Violette: I'm trying to teach my son, review and submit the lessons in between my work meetings. We incorporate learning whenever we can: we were outside doing landscaping and I was teaching math at the same time; we’ll cook together and work on suffixes. I’m just trying to incorporate lessons when I can and use real life examples – I can't always help him exactly when he needs it, because I have to take care of my own work, but we do our best. I block out lunchtime for him: we’ll make lunch together and go for a walk or bike ride if we can.
Rita: My kids are younger and not in school: I just try to make things fun and keep them occupied but really, it’s controlled chaos. We’ve turned the house into a playground, with a bouncy house, train tables, indoor slides and toys everywhere. We used to have a strict no screen time policy before this, but now we allow two hours a day, especially if I’m on a call. I prep crafts and projects for them the night before too.
On what’s the hardest part of working from home
Rita: The hardest part is the juggling – I've always been a very schedule-driven person. And now I just feel like, oh my goodness, I am crumbling, inadequate. So, I just try and do my best.
Katie: I think the hardest part for me is working through the feeling of guilt and feeling like I'm unproductive on both levels from a personal and a work level. Typically, I am very organized, very structured, very scheduled. There are always a million things on my plate at work – I just have to prioritize what I can get done in a day. I also kind of miss just having the chance to be truly alone. That just doesn’t happen now.
Violette: The juggling: it’s not easy to answer my son’s school questions if I’m on a conference call. Answering emails gets done at night or on the weekend, so I always feel like I’m “on” and continuously going – there are no breaks.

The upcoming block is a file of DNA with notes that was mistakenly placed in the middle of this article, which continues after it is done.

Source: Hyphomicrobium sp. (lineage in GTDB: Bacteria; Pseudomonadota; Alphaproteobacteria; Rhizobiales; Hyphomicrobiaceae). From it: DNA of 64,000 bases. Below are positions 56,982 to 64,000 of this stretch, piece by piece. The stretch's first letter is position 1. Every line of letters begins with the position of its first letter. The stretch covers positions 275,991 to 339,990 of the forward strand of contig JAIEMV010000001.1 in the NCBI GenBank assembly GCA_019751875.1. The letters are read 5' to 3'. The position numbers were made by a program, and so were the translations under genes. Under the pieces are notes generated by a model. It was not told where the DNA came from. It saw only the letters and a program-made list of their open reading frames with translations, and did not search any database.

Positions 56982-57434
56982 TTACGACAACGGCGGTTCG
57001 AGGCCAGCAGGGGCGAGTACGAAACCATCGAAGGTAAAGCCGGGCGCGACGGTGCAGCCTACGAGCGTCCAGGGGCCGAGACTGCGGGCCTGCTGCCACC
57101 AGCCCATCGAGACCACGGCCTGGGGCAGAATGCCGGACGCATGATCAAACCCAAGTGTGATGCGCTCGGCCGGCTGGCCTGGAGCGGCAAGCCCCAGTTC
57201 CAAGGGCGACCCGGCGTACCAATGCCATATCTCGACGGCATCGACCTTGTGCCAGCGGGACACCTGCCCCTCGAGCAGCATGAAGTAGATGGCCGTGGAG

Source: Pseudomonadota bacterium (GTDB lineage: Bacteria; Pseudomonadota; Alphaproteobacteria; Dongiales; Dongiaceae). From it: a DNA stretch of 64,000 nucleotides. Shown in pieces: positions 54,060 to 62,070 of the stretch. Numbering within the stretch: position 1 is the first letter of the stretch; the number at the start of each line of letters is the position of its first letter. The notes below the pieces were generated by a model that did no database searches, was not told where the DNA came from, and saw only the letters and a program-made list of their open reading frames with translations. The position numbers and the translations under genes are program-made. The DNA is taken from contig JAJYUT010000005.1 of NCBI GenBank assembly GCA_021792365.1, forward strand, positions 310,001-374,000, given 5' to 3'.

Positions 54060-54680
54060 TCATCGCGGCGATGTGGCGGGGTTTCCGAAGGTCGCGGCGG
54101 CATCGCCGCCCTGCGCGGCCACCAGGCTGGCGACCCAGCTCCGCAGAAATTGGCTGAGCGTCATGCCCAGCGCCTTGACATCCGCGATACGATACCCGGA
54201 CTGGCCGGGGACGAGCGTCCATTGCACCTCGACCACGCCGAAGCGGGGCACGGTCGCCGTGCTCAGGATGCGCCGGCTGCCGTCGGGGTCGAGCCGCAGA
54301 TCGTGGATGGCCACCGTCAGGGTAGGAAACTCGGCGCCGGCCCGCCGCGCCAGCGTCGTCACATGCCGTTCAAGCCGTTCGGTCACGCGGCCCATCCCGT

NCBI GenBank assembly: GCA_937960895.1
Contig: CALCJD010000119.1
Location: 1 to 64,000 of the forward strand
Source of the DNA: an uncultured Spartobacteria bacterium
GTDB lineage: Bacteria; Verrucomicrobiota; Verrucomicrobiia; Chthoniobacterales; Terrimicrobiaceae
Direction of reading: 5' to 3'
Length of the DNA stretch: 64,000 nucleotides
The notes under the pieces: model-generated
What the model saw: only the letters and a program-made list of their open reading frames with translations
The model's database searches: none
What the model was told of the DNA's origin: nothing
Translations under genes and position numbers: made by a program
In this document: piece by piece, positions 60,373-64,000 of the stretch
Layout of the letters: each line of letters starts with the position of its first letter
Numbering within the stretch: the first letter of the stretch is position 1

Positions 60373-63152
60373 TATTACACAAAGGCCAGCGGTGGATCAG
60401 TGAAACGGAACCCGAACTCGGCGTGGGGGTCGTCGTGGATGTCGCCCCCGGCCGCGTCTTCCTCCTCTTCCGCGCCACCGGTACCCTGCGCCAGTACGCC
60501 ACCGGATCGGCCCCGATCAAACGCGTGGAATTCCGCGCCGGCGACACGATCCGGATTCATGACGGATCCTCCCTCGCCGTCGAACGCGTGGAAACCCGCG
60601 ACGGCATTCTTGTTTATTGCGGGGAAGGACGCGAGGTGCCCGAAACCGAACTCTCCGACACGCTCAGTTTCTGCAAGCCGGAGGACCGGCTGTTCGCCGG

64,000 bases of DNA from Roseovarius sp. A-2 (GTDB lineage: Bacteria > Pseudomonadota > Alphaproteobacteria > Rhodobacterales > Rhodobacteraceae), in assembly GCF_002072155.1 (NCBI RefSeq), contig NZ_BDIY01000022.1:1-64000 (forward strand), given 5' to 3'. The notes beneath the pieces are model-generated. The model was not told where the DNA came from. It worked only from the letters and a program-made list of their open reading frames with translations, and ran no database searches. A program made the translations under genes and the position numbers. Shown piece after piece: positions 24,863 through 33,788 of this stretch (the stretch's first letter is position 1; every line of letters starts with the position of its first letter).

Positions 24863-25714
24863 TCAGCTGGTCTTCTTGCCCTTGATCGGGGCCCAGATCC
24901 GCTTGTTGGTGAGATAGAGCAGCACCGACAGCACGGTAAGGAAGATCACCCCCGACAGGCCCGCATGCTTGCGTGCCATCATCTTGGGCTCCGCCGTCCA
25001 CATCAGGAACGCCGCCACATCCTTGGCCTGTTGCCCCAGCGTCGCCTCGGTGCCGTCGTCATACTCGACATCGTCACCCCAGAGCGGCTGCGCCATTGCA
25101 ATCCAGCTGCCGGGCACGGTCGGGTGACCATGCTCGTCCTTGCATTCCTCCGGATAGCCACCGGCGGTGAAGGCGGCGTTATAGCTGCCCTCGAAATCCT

On continuing to work from home after COVID-19
Rita: I had never considered working from home before. But now that I see what it would be like, I’d like the option to continue to work from home.
Katie: Well, I had worked from home for many years prior to coming to Ensono, so I know it can work. I would definitely like to be able to work from a bit more, when this is all over.
Violette: I used to work from home once a week every so often – adding a few more days to that a week would be appreciated and welcomed. Not sure I’m ready to do full-time home but definitely at least three days working from home.
While working longer hours and struggling with the challenges of doing it all—Rita, Katie, and Violette remain grateful and optimistic, though maybe a bit sleep deprived. They acknowledge that their transition to working from home was less abrupt than most, since they work for an organization that already has a large remote workforce. They are all truly thankful that they have the resources to keep their families safe and healthy, while so many others are struggling. As Violette remarked, “However hard it is juggling my little guy and working from home, I’m so grateful because I normally wouldn’t get to spend this much time with him…our bond has changed in a good way.”
International Labour Organization, ILO Monitor Third Edition: COVID-19 and the World of Work. https://www.ilo.org/global/about-the-ilo/newsroom/news/WCMS_743036/lang--en/index.htm
“Working At Home Had A Positive Effect On Productivity During The Pandemic.” https://www.usatoday.com/story/money/2020/05/04/coronavirus-pandemic-might-game-changer-working-home/3061862001/
Note: Interviews have been lightly edited and condensed.